Thursday August 21, 2014

Terriers national champions

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 - Yorkton Terriers head coach Trent Cassan, left, and assistant coach Casey O’Brien hoist the Royal Bank Cup emblematic of the  National Junior’A’ championship. The team took the first national crown in franchise history with a 4-3 win in overtime over the Carleton Place Canadians. -

Yorkton Terriers head coach Trent Cassan, left, and assistant coach Casey O’Brien hoist the Royal Bank Cup emblematic of the National Junior’A’ championship. The team took the first national crown in franchise history with a 4-3 win in overtime over the Carleton Place Canadians.

The Yorkton Terriers led the Royal Bank Cup final only once, but it was when it mattered most — overtime.

A goal by Derek Falloon—also hero in a round robin overtime to advance the Terriers into the playoffs—15:01 into the first overtime frame propelled the Terriers to their first national title in five visits to the RBC.

“I don’t even know what to say,” said Falloon, who said the goal was easily the biggest of his Junior career.

Falloon said when the puck came his way he just sort of shoved it toward the Canadian goalie and it went between the netminder’s pads.

“It hasn’t sunk in yet,” he said after the game.

Terrier Captain, and 20-year-old rearguard Devon McMullen said “never in the world” could he have imagined the feeling when the referee motioned the winning goal. “Unbelievable is all I can say.”

Terrier general manager Don Chesney has played in the Saskatchewan Junior Hockey League, was twice Coach of the Year, but his first national crown was Sunday.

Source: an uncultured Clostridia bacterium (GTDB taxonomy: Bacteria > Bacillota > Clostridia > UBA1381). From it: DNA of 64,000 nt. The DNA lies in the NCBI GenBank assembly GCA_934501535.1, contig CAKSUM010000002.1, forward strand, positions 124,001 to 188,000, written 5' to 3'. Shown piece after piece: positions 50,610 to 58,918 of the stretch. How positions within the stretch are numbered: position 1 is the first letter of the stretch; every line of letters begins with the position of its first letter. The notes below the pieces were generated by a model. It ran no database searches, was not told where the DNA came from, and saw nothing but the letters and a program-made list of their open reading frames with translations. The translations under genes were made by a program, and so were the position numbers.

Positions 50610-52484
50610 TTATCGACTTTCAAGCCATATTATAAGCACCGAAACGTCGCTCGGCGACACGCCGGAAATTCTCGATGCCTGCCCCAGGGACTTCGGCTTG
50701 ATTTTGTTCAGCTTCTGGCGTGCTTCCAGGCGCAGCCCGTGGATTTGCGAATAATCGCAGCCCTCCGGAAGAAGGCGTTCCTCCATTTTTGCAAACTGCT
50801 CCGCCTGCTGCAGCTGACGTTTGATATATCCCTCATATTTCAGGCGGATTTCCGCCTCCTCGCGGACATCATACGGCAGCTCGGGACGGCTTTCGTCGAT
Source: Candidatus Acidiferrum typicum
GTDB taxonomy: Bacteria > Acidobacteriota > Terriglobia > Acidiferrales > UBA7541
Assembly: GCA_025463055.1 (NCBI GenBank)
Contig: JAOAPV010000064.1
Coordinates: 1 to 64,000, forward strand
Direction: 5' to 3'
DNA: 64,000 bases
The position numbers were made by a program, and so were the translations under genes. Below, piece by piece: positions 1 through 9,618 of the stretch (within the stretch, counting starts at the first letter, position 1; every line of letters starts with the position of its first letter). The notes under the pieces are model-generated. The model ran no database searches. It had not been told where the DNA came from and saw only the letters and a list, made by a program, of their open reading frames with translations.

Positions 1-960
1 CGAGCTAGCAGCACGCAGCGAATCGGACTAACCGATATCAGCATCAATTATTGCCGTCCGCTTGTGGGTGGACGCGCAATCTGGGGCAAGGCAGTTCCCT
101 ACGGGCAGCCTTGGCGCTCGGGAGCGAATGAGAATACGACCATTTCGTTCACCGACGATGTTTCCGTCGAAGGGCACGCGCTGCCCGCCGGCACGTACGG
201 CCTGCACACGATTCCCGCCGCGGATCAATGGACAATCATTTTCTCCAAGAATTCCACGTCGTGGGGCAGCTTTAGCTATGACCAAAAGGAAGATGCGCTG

“This is like winning the Stanley Cup for Don Chesney,” he said.

Chesney said the win was one which he knew would reverberate back to Yorkton, and fans here.

“I think (the reaction), it’s going to be unbelievable,” he said. “And, to win it like we did, well it was almost a storybook finish.”

Terrier coach Trent Cassan said once the game went to overtime there was some added confidence for the team.

“In the playoffs in overtime we’ve played pretty well, (the team was 8-2 in extra time games),” said Cassan.

So did Cassan have any special words before the start of OT?

“The same thing as always, play without fear,” he said.

As for Falloon’s goal, it was his second act of overtime heroics in the RBC tournament, having scored the extra frame winner in Game 4 of the round robin, a must-win game against Dauphin.

“Both goals, I don’t know if they made the back of the net,” said Cassan with a smile.

Cassan said it was great to see the 20-year-old Falloon have big goals, especially after he missed most of the Western Canada Cup in his native Manitoba with an injury.

The Canadians started scoring in the final on a goal by Anthony McVeigh 9:26 in.

Daylan Gatzke responded tying the game at 15:07.

The game went to the second period knotted 1-1.

The second period went Carleton Place’s way as Stephen Baylis at 4:12 and Andy Sturtz at 10:34 gave the eastern team a 3-1 lead.

“You’ve got to give them (Carleton Place) credit,” said McMullen. “They didn’t allow us any momentum throughout the game.”